Waxman-Markey passed the House. Was it the right thing to do? What’s the outlook from here? Here are a few views from around the web.
The concerns about measuring and enforcing offsets are genuine (and increased because of Waxman-Markey’s reliance on USDA to do the job.) But those problems aren’t insurmountable either. Instead of complaining about reliance on offsets or the inclusion of USDA, we need to think about how to improve the offset program.
When you draw intersecting curves of “what needs to be done” and “what can realistically be done,” Waxman has time and again put himself at the intersection, and I think it involves a fair amount of hubris to think that you know better than him what the best feasible legislative outcome is.
That said, there’s really no getting around the fact that the best feasible legislative outcome isn’t good enough according to the climate science. What we’re left with is essentially the hope for an iterative process—a flawed bill that makes progress helps spur a productive meeting in Copenhagen helps spur some kind of bilateral deal with China which helps create the conditions for further domestic legislation. I think this is the best idea anyone has, but it’s a pretty dicey proposition.
I want to congratulate the Peterson amendment for the positive things it does do—consider numerous progressive agricultural practices as part of a comprehensive climate bill. I recognize just how powerful that is and I certainly do not want to underplay such inclusions. Progressive farmers absolutely must play a role in the climate change debate and mitigation strategies—no doubt. But to create an amendment that does so and then turns right around and grandfathers in questionable biofuels, pushes aside science and doesn’t include other government agencies in its GHG Advisory committee is counterproductive to the point that I have to wonder how effective the amendment will be in achieving the overall goal of the Waxman-Markey bill.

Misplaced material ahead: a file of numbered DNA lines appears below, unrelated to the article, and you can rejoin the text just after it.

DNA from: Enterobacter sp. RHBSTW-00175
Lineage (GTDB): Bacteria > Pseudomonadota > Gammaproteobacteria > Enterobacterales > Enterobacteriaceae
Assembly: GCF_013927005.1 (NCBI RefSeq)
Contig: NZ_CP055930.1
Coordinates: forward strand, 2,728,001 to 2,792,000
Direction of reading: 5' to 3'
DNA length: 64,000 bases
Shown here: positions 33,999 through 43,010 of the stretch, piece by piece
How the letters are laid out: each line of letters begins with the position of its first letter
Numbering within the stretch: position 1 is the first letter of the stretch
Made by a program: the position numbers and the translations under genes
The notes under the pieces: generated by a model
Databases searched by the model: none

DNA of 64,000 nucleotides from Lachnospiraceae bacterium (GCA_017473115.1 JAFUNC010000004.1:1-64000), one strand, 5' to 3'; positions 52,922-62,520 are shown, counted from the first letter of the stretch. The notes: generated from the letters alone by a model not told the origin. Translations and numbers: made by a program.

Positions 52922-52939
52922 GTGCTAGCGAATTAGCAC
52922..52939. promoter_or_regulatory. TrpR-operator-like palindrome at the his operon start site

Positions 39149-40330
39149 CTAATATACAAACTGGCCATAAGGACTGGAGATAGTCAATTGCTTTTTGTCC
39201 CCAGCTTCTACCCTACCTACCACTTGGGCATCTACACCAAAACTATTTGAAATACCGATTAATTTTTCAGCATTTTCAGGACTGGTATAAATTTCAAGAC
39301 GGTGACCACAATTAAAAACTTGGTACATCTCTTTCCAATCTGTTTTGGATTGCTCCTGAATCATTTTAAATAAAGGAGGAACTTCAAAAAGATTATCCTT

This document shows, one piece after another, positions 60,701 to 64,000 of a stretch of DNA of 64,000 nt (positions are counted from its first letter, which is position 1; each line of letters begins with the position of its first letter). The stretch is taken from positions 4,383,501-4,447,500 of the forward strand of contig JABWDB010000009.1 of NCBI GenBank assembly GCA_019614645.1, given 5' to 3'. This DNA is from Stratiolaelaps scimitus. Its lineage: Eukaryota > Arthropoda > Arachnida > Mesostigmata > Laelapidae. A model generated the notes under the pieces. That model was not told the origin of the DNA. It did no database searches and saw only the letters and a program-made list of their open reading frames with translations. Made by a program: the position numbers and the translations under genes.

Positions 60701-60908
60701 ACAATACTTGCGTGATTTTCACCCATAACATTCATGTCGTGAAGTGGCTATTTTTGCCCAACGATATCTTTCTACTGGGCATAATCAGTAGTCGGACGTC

So, how does this bill pass the 60-vote Senate with such a narrow margin in the House? Well, maybe — probably? — it won’t. But the Senate will be voting on a somewhat different bill, at a somewhat different time in the legislative calendar, and its members have somewhat different prerogatives. Fewer of them are under re-election pressure. And Obama — wisely, I think — has conserved a lot of his political muscle for the Senate fight. Then again, who knows how much political muscle he’ll have left depending on how health care and the economy go.
Since President Obama is likely to sign the bill with great fanfare, what will the public take away from this? Will they see it as a “win”—that the problem is solved? If so, what will that mean for pushing for the needed steps later? How will the public be mobilized to push their Representatives when the official and media message is that this is “landmark” legislation?
And Ted Glick says Obama needs to be pressing publicly for a strong bill from the start, not just pushing for votes for a weakened one at the last minute.